Matthew 8:18-34 | Why Are You So Afraid


Why Are You So Afraid

Matthew 8:18-34

Key Verse 8:26


“He replied, ‘You of little faith, why are you so afraid?’ Then he got up and rebuked the wind and the waves, and it was completely calm.”


In this chapter, Jesus demonstrates what the coming of the kingdom of God through all the work that he does among people. A man with leprosy begged Jesus to heal him, and Jesus did with the gentle touch of a Shepherd. Then came a Centurion who also begged Jesus to heal his sick servant, and Jesus again did with the power of his Word. Both of them, the leper and the centurion were men of incredible faith. The leper was certain that Jesus had great compassion to heal him. And the Centurion was certain that Jesus’ Word had the power to heal his servant. I think that you couldn’t find such incredible faith in the whole world, not even among the disciples themselves. This kind of faith can accomplish great things no matter who the person who uses it is! The leper received healing by that faith, and the centurion’s servant was also healed by that same faith. These things teach us much about Jesus. He came to take up our infirmities and to carry our diseases. He came to heal us. And his healing wasn’t confined to the healing of the body alone. Jesus’ healing touch reached to the heart and soul of those who suffered from inner diseases sometimes even worse than leprosy. In our passage today, there are three stories that deal with such inner healing. He heals his disciples’ troubled hearts. And he heals the troubled hearts of some miserable souls tormented by demons.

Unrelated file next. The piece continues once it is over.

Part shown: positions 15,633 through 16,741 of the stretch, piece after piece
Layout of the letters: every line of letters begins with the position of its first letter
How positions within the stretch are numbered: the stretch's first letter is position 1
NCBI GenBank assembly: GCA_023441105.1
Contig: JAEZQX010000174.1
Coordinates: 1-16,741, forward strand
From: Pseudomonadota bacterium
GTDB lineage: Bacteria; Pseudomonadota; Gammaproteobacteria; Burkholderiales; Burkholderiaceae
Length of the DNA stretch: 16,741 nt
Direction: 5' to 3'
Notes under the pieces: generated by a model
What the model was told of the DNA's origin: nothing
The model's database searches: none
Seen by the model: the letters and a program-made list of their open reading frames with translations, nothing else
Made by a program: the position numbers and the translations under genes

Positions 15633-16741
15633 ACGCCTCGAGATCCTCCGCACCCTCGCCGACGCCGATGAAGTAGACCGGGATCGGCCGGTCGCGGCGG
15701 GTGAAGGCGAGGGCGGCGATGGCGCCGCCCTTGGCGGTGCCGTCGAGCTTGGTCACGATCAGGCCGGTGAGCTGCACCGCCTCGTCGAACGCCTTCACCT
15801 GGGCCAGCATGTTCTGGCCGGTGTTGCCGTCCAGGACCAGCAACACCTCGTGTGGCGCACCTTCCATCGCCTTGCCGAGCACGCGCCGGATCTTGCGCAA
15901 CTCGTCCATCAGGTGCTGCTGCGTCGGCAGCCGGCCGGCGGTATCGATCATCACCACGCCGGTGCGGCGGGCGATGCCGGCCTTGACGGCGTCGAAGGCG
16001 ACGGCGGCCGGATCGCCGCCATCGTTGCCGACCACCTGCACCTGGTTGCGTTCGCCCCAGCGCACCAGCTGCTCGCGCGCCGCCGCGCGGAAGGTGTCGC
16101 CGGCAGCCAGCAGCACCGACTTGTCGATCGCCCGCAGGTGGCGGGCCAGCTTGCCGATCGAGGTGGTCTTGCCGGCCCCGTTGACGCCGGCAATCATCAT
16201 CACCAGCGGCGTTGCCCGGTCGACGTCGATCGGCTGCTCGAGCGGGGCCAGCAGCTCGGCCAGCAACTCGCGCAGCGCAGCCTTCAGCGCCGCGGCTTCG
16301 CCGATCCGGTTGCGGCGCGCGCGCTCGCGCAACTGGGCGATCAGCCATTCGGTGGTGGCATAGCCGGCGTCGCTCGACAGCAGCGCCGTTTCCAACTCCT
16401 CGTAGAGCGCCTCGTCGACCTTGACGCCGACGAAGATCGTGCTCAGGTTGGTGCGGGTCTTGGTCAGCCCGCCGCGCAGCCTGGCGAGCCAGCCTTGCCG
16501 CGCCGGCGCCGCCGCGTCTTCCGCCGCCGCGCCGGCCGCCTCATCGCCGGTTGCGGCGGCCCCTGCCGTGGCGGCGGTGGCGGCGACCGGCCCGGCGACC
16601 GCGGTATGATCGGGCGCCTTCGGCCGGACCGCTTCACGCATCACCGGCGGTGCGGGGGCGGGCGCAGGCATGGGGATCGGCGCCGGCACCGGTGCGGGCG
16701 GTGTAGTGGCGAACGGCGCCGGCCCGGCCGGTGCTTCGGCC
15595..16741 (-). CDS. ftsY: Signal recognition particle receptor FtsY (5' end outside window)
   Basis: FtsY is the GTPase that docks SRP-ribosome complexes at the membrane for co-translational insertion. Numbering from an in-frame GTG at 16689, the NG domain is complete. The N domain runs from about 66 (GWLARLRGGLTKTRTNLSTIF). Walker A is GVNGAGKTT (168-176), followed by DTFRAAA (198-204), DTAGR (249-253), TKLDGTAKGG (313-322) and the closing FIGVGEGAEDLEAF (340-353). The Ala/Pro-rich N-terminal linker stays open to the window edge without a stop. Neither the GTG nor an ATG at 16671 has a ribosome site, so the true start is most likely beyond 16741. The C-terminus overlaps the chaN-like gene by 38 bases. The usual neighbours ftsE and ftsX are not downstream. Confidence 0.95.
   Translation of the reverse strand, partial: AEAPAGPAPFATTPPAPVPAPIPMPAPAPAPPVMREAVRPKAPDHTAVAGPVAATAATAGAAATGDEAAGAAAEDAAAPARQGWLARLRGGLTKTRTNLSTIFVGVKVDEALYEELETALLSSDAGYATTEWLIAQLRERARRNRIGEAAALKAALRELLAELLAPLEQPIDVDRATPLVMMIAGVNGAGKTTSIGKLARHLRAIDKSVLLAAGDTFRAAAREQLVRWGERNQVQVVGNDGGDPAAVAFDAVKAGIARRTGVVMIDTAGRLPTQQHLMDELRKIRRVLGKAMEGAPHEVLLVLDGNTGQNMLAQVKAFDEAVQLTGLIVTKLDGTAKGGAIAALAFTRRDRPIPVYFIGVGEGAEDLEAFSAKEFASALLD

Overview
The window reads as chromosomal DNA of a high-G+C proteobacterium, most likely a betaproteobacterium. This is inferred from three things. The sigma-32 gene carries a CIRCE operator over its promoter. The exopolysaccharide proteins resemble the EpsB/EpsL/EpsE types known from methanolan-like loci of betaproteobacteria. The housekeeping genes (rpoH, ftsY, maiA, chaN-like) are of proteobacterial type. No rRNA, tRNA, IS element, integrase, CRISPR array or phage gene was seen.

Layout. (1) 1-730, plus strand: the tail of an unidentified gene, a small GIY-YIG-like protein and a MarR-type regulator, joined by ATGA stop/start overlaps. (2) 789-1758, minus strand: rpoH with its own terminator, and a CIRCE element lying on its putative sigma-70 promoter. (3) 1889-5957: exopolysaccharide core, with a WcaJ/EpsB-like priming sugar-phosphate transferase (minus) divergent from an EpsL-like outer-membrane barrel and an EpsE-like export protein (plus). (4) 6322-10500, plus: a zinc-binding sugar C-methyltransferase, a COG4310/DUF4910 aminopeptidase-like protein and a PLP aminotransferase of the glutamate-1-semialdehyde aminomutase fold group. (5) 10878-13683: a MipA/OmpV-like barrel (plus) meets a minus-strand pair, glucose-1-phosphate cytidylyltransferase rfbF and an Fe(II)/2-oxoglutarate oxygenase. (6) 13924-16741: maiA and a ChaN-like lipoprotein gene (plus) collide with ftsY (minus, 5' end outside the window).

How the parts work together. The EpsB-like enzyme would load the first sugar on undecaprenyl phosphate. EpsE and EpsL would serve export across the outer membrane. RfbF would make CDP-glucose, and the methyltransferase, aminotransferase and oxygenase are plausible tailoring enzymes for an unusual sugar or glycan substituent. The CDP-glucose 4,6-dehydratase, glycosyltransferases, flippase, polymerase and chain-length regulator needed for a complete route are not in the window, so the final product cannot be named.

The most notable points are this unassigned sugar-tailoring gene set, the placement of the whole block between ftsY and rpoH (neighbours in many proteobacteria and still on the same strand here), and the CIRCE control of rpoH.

Look at verse 18. “When Jesus saw the crowd around him, he gave orders to cross to the other side of the lake.” This crossing of the lake is interesting at this time! Why? Because it was now time for the disciples themselves to grow in their own personal faith in Jesus. They had seen a hopeless man with terminal leprosy come to Jesus with shining faith. And they had seen Jesus fulfill this miserable man’s hopes, cleansing him inside out. They had witnessed a foreigner, an enemy soldier show faith in Jesus’ Word. And they had all been amazed! And maybe these disciples’ own faith was strengthened through every act of Jesus’ grace and mercy. But it wasn’t enough! What they needed now more than anything else was to make this faith very personal, and experience it themselves in a personal way. Otherwise they couldn’t mature into Jesus’ servants and imitate his life and ministry as he wanted them to. That’s not hard to understand! People witness the hand of God working and experience the power of the kingdom of God all around them. Yet they miss out on personal faith. They don’t know how to put that faith into practice. Unless our faith is personal and we experience it personally, nothing usually happens in our own lives. Unless we exercise our own faith in Christ in practical every day things, we cannot experience the kingdom of God in our midst.